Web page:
During a move, the wizard also sets the PR_IN_TRANSIT flag for the new mailbox on the target server to prevent new messages from being delivered there. Exchange 2003 places any messages that arrive for a mailbox in transit into the Deferred Delivery queue. The Store and the Advanced Queuing engine reroute these messages to the moved mailbox after the move is complete. Exchange 2000 handles incoming messages differently: It holds the messages in a special folder within the Store and reroutes the messages via the Message Transfer Agent (MTA) after the move is completed. If the move fails for any reason, the thread resets the PR_IN_TRANSIT flag to let the Store deliver any waiting messages before you try to move the mailbox again.
For best performance, Exchange uses the MAPI IMapiProp::CopyTo() function to move a mailbox as one object rather than moving individual mailbox items. The fact that Exchange uses a function that specifies a complete mailbox as the object to work with doesn't mean that Exchange attempts to push the complete mailbox to the target server in one step. It merely indicates that Exchange transfers all the items in the mailbox from start to finish without pausing after each item to confirm that it should continue to transfer items.
The Store holds a single copy of each item's content (including attachments) in its database and uses pointers to indicate the mailboxes in which the item is present. The advantage of this model is obvious: A message with a 10MB attachment sent to 10 mailboxes in the same database occupies just 10MB instead of the 110MB required if the Store held each message for the sender and each recipient. During a move, the Store uses a message's unique identifier to check whether the message is already present in the target database. If it is, the Store creates a new pointer to the content rather than creating another copy. Depending on the performance characteristics of your server, especially the disk subsystem, you can expect to move between 400MB and 2GB of mailbox data per hour for a single mailbox, with an increase (albeit not a linear increase) in the amount of data when Exchange uses multiple threads.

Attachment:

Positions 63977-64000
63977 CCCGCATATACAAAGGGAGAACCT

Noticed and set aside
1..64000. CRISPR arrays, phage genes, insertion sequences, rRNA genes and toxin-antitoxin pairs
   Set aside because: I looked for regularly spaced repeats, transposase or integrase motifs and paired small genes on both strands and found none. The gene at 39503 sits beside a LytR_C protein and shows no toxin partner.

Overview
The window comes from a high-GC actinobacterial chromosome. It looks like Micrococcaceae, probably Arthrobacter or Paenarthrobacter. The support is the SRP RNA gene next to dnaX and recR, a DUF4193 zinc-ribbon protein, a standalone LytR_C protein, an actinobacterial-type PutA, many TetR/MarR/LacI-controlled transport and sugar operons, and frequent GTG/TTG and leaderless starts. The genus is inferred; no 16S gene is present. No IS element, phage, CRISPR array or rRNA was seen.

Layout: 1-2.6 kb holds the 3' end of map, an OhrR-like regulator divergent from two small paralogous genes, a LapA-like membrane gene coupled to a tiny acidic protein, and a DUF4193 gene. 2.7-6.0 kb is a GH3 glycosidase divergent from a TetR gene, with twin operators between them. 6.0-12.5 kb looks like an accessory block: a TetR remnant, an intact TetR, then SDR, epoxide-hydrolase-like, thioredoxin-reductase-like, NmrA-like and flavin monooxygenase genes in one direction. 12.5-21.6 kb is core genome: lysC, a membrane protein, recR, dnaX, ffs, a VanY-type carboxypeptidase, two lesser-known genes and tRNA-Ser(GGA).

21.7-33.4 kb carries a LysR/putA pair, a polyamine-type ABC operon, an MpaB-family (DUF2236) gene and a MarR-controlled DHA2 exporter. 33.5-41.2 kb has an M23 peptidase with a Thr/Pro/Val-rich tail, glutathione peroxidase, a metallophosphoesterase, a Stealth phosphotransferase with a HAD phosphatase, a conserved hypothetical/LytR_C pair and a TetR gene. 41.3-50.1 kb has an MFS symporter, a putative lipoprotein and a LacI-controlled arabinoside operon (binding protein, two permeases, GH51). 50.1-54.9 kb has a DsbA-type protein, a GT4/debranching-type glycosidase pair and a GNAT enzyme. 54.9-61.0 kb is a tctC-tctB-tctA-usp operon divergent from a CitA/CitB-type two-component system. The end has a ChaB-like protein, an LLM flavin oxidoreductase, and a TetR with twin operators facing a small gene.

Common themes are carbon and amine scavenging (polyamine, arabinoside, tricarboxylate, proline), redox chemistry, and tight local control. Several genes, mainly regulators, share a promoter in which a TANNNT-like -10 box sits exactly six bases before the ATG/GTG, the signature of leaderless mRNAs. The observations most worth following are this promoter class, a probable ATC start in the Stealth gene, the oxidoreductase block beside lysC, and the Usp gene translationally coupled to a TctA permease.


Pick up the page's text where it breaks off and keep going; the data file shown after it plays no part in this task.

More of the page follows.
If the wizard succeeds in moving the mailbox, it then updates the directory information (in Active Directory—AD—for Exchange 2003 and Exchange 2000 mailboxes and in the Directory Store for Exchange 5.5 mailboxes), including the HomeMDB (name of the owning mailbox store) attribute and HomeMTA (name of the owning MTA) attribute and the msExchHomeServerName attribute on Exchange 2003 and Exchange 2000 servers. If you move a mailbox from an Exchange 2003 server to an Exchange 2000 or Exchange 5.5 server, the thread removes the attributes that Exchange 2003 uses for Outlook Mobile Access (OMA) because these aren't valid on the earlier versions. If the wizard fails to update the directory, it treats the move as unsuccessful and rolls everything back.
The wizard then resets the PR_IN_TRANSIT flag on the mailbox on the target server to allow the user to access his or her mailbox and completes the move by deleting the contents of the original mailbox from the source server. After all mailboxes are processed, the wizard displays the Task Summary screen, which lets you view the move log. As you can see in Figure 5, the log is in XML format, so you can either view it raw or format it with an XML style sheet into something more readable.
The Store records each moved item in the current transaction log on both the source and target servers. You can expect the number of transaction logs generated by a mailbox move operation to be equal to at least the size of the transferred mailboxes divided by 5MB (the size of a transaction log) plus 5 percent overhead. For example, moving a 100MB mailbox generates at least 21 logs on both the source and target server.
Check that the disks on both servers have enough free space for the transaction logs. You can free up the space occupied by the additional logs by running a full backup after all the mailbox moves are finished. This is a wise step anyway to ensure that you don't have to move the mailboxes again if a catastrophic database failure happens before the next scheduled backup.
All versions of Exchange support mailbox moves and Exchange 2003 offers the best functionality yet. Once you've decided that you need to move mailbox data between servers, the process is pretty simple.